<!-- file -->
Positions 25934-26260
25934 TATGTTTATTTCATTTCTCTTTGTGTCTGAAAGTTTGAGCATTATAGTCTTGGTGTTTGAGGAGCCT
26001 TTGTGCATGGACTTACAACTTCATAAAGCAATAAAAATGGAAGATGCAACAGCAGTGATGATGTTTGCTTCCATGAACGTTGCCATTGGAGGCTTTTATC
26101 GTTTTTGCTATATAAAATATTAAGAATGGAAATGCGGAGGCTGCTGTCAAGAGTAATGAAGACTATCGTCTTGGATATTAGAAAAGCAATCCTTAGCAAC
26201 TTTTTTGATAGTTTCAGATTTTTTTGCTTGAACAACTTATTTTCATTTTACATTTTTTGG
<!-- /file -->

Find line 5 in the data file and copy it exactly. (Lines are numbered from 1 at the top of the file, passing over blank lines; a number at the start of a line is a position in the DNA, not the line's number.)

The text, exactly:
26201 TTTTTTGATAGTTTCAGATTTTTTTGCTTGAACAACTTATTTTCATTTTACATTTTTTGG